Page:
Amy Adams has unfortunately inherited the mantle Kate Winslet had to drag around for a decade: “Best Actress Without An Oscar”. Nominated five times, she’s 0 for 5. Adams has put together an amazing body of work since she broke out in 2005’s Junebug and earned her first Oscar nod. Whether in supporting roles as in Doubt, Charlie Wilson’s War, or Her; or as a lead in American Hustle, Big Eyes, or Enchanted, Adams always delivers strong performances. I think her best performance was American Hustle, but her best movie was 2016’s science fiction masterpiece Arrival. In the age of the comic book movie, most stars have been snapped up by DC or Marvel. Adams has played Lois Lane in the DCEU in Man of Steel (which was good) and Batman vs. Superman (which was really not but not Adams’ fault). It’s an unfortunate reality that quality actresses have a harder time finding quality roles as they age. Adams is defying this trend, and eventually, the Academy will recognize her as one of the strongest actresses of the last 30 years.
Amy Adams’ Best 10
1. Arrival (2016), Louise Banks
2. American Hustle (2013), Sydney Prosser
3. Charlie Wilson’s War (2007), Bonnie Bach
4. Catch Me If You Can (2002), Brenda Strong
5. Enchanted (2007), Giselle
6. Doubt (2008), Sister James
7. Julie & Julia (2009), Julie Powell
8. The Fighter (2010), Charlene Fleming
9. Junebug (2005), Ashley
10. Big Eyes (2014), Margaret Keane Honorable Mention: Her (2013), Amy
Every now and again when the Academy announces its nominees for Best Picture they manage to throw me a curveball of a film I’ve heard absolutely nothing about (and that’s kind of hard to do). I remember two years ago when Whiplash got nominated and I thought, what is this? A movie about a jazz band? How good can that be? Phenomenally good. This year’s curveball was Lion, and while I have my issues with it and it’s certainly no Whiplash, I probably never would have seen this amazing story without the spotlight of the Oscars, so I big them a rare thank you (I know, it’s shocking; don’t worry, I’ll make up for it on Oscar night and the world will return to….what passes for normal now). Continue reading Movie Review: Lion (2016) “Beautiful Story A Bit Long in the Telling”→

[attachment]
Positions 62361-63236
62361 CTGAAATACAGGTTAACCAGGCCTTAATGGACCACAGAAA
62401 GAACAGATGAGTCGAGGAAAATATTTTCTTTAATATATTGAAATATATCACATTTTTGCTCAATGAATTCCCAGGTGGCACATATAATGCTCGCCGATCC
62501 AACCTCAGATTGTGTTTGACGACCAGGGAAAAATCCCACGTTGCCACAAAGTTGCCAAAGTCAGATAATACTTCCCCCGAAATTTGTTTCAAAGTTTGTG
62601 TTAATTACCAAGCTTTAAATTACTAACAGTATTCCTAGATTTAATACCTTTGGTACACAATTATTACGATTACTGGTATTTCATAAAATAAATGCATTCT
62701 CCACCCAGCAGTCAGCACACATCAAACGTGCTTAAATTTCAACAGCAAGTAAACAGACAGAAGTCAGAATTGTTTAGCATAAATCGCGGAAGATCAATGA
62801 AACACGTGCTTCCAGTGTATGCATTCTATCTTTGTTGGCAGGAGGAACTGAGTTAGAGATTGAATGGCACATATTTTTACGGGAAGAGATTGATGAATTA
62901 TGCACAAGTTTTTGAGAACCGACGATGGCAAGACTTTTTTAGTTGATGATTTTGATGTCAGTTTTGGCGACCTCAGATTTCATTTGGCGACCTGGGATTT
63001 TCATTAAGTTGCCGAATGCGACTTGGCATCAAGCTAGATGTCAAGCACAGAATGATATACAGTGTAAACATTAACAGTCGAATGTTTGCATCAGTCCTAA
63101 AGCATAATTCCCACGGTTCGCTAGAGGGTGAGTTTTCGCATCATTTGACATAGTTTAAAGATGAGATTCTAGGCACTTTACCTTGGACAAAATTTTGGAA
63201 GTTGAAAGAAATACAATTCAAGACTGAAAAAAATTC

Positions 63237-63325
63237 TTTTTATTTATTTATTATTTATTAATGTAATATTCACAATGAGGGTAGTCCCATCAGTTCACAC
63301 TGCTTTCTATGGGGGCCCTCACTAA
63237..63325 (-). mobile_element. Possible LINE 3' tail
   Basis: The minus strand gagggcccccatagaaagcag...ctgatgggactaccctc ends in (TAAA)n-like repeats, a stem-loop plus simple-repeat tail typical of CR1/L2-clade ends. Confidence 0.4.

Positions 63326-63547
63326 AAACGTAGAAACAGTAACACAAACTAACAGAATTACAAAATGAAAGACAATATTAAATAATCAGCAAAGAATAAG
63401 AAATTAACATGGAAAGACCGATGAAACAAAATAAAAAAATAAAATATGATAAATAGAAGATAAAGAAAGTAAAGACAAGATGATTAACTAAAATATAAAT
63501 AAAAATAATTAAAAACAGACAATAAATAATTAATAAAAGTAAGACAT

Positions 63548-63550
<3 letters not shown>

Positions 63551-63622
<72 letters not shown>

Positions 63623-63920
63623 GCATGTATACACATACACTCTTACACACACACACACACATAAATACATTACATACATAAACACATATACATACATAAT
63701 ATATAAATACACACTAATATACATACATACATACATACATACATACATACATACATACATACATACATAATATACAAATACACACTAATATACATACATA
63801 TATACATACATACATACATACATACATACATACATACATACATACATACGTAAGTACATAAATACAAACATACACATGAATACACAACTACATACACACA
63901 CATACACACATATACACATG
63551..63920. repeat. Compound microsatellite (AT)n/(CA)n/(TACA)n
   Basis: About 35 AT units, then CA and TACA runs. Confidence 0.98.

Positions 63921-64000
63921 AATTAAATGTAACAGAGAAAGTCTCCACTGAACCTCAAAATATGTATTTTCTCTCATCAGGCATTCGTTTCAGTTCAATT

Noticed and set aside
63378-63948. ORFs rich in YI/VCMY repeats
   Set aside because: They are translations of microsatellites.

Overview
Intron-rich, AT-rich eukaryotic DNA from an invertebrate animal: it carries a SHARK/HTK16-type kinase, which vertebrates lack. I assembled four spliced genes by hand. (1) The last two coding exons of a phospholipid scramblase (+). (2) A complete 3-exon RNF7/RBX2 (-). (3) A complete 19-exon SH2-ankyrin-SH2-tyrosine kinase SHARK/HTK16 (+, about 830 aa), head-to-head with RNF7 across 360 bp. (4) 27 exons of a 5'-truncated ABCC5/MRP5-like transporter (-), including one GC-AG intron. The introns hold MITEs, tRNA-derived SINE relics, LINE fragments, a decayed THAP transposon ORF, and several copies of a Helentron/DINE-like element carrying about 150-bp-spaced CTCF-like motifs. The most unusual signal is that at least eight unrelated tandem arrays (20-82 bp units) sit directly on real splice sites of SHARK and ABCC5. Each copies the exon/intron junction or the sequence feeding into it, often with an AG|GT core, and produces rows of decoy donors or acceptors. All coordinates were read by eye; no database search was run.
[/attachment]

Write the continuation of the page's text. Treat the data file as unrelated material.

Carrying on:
The Boston Marathon bombings are still a fresh wound for the country, even more so in Boston, so a movie about them so quickly at first glance seems too soon. However, enter Peter Berg and Mark Wahlberg who are on a roll turning horrific tragedies and current events issues which normally spiral off into larger debates (The War in Afghanistan, environmental impact, terrorism) into focused stories on the heroism of the day. Some people go their whole lives without having a day. But if you’ve had one, you know that the rest of your life is viewed in light of what happened before that day and what came after. It’s for the people who had these days that Berg is making these films. DeepwaterHorizon (which only came out months ago) reminded us that it wasn’t just a horrid environmental disaster; it cost 11 people their lives. Patriots Day‘s scope is larger than Deepwater’s by a factor of ten. It’s Berg’s best film yet, Mark Wahlberg’s best performance of his career, features an outstanding cast of some of the best character actors working, and the end result is a memorial to a city that stood strong during a day that will forever be etched into its psyche. Continue reading Movie Review: Patriots Day (2016) *Boston Strong*→
Each Thursday we look at what is going to be coming out in theaters this weekend, show you the trailers for the big releases, predict the box office winner and just generally give you enough of a carrot to pull you through the rest of the work week. February 3rd is Super Bowl weekend and studios tend to give America’s biggest television event of the year a wide berth, so there are only two new releases. Continue reading In Theaters This Week (2/3/2017): Rings, The Space Between Us→
The Final Frontier has gone through and compiled a detailed look at what the reshoots actually changed in Rogue One: A Star Wars Story. The film is a perfect example of dramatic reshoots improving a film and not being the knell of doom they’re usually viewed as (though I still think the first act in Jedha is a little choppy). Going through the scenes we all thought we were getting from the trailers that never appeared in the film, the video offers a lot of great insight on what was a cut and what was never intended to be in the film in the first place. One thing I found interesting was that I assumed that the decision to kill the whole team (no, I didn’t put a spoiler warning on it because you’re a putz if you haven’t seen it by now) had been a part of the reshoots, but Lucasfilm authorized that before filming began. HOW the team perished though was a large part of the reshoots. Check it out while we wait to hear the details of what will be on the Rogue One Blu Ray and when we can expect it.